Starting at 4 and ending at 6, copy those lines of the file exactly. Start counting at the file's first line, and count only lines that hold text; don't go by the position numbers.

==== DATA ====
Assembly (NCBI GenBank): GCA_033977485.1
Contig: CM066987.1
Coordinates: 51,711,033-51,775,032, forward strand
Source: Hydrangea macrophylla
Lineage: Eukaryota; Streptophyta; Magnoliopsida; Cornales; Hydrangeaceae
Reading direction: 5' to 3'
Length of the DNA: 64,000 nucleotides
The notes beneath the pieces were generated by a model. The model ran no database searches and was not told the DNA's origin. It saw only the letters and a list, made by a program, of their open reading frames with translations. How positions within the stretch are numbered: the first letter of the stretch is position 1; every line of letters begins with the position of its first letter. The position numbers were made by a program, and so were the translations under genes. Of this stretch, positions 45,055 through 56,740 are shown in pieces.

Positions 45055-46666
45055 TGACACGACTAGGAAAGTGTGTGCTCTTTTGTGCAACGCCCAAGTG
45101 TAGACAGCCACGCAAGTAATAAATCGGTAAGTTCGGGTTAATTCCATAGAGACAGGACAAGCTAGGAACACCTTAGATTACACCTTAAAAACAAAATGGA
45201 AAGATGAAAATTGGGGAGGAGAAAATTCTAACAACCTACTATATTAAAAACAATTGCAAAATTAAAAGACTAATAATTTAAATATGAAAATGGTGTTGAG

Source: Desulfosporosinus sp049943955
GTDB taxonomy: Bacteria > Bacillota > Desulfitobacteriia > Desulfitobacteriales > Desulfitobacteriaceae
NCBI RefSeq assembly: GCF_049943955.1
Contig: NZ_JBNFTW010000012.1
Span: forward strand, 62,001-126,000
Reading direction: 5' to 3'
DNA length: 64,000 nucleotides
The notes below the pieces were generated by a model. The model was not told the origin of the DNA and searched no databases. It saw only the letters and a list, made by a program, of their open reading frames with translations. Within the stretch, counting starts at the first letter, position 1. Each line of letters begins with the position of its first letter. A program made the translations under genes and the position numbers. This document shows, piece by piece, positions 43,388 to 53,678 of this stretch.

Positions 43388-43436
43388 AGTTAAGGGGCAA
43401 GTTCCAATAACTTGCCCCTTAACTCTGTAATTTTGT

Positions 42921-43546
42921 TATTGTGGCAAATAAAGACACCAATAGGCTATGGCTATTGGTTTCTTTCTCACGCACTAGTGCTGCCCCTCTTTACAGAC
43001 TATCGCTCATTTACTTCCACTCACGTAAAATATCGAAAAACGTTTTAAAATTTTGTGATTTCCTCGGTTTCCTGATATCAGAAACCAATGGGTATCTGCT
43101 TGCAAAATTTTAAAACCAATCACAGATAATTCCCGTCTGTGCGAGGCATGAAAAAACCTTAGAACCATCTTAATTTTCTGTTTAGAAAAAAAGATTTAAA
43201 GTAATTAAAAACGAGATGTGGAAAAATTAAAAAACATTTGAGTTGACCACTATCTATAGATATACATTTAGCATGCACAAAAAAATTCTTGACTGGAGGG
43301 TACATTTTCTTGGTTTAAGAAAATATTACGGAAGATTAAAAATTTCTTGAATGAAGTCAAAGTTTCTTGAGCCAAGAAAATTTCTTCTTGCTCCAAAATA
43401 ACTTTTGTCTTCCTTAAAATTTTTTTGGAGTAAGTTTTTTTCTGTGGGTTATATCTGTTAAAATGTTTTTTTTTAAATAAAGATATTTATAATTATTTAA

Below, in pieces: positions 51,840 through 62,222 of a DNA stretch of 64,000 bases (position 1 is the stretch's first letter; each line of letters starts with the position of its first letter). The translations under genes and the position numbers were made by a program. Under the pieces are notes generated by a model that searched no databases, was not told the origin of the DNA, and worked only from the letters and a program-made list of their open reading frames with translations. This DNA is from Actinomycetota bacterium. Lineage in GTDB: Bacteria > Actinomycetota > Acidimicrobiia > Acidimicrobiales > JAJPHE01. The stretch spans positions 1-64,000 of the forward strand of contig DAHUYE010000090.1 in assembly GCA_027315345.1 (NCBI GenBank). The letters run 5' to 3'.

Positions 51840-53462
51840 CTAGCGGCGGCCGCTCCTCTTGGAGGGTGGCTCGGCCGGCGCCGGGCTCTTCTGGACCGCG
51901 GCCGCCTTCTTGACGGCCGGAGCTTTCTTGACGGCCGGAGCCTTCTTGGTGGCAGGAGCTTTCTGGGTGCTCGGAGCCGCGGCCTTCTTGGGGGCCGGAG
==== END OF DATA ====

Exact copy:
Source: Hydrangea macrophylla
Lineage: Eukaryota; Streptophyta; Magnoliopsida; Cornales; Hydrangeaceae
Reading direction: 5' to 3'